A couple roped off a section of beach near Siesta Key Beach Access 1, which many residents say is unfair.
After a couple who lives near Siesta Key Beach Access 1 built a makeshift barricade on the beach, many residents are left wondering what part of the beach they can use.
Jim Skinner and his fiance, Barbara Stephens, frequent the beach at the end of North Shell Road, but a few weeks ago, they grew concerned when they saw the cordoned off section and signs about security cameras.
A few days later, Stephens took her children to play on the beach, and they were sprayed with “sulphurous water” from a sprinkler on the property.
“It wasn’t pointed at their yard or anything,” Skinner said. “It was spraying people on the beach every 30 minutes or so.”
A few days after that, Stephens was charged with trespassing for walking on the beach near the home.
The $3.5 million home, purchased by Greg and Michelle Olson in 2017, is directly south of the public beach access. Homeowners have placed ropes, stakes and slabs of concrete around their property in an effort to keep residents off.
The owners did not return a voicemail for comment. However, Siesta Key Association President Catherine Luckner spoke on the couple’s behalf at a January SKA meeting.
“There is a narrative going around that the owners are trying to close down the public beach access, and that narrative is absolutely false,” Luckner said. “These owners have very little peace using their own property. … It’s like your friends are having an all-day barbecue at your house, but they forgot to ask your permission.”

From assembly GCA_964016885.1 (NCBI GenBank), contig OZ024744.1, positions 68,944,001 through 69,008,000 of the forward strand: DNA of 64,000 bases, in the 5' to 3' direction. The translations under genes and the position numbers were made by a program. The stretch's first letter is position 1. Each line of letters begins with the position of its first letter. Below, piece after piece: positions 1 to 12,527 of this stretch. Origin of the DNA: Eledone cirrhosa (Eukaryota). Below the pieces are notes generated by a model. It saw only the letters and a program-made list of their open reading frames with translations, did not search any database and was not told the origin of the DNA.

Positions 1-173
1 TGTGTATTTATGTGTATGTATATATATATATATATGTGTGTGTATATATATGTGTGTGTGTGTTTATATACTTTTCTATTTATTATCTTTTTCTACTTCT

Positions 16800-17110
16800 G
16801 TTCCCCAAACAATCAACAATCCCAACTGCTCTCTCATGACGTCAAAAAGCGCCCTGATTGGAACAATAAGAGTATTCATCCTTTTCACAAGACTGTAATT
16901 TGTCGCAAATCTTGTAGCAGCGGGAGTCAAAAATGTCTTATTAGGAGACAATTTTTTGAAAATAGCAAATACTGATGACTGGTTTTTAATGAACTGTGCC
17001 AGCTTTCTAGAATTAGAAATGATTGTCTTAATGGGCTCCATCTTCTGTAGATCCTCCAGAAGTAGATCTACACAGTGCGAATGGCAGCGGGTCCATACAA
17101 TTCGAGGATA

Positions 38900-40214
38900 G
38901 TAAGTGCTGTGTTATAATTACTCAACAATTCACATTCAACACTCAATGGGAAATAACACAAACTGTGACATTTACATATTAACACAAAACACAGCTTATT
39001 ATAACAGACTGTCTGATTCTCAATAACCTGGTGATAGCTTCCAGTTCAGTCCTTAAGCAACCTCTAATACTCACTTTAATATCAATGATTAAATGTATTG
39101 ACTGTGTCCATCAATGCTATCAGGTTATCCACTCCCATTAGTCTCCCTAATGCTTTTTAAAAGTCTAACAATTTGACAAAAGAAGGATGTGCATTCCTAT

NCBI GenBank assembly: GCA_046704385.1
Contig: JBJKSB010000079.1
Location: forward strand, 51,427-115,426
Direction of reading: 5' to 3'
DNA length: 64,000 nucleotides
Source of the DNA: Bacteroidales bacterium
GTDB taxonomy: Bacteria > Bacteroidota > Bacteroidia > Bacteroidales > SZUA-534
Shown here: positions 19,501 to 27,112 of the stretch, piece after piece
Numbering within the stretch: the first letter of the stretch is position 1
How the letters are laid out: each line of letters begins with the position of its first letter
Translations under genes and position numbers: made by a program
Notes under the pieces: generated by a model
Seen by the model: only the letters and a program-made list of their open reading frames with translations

Luckner said the Olsons have had dogs defecate in their yard and criminal activity, such as drug use, happen behind their home. The ropes, which block a segment of the thin strip of sand, have many residents questioning the legality of the barricade.
In 2018, then-Gov. Rick Scott signed a bill that gave more power to waterfront property owners to eject people from their part of the beach. The Florida Constitution, however, protects public access to any beach that regularly gets wet from the rising tide.
Although Luckner said the owners have “done everything lawfully,” Skinner contends the roped off section of beach stretches farther than the high-tide line. When the Observer visited the property, stakes and several slabs stretched into the water.
Because Skinner feels his and other residents’ rights are being infringed, he started an online petition requesting the public access to the shoreline be restored. Currently, the petition has more than 6,000 signatures.
“This just sends a message that the rich feel like they’re entitled to a private beach, and the other 99% just have to deal with it,” Skinner said.
This isn’t the first time residents have felt their access to Beach Access 1 has been restricted.
In June 2019 property owners started a petition to stop parking along North Shell Road altogether. Rocks were placed in parking spots allotted for beach parking and parking signs were moved.
“This has been tried many times over the years, and we’ve always fought back,” Skinner said. “This time will be no different.”
Luckner, however, said the owners had a legal right to block off their section of land.
“They don’t want anyone to be disenfranchised from using the beach. They don’t want to obstruct access,” Luckner said. “They don’t want anyone to feel unwelcome, but at the same time, you don’t want homeowners to feel afraid to go to sleep.”
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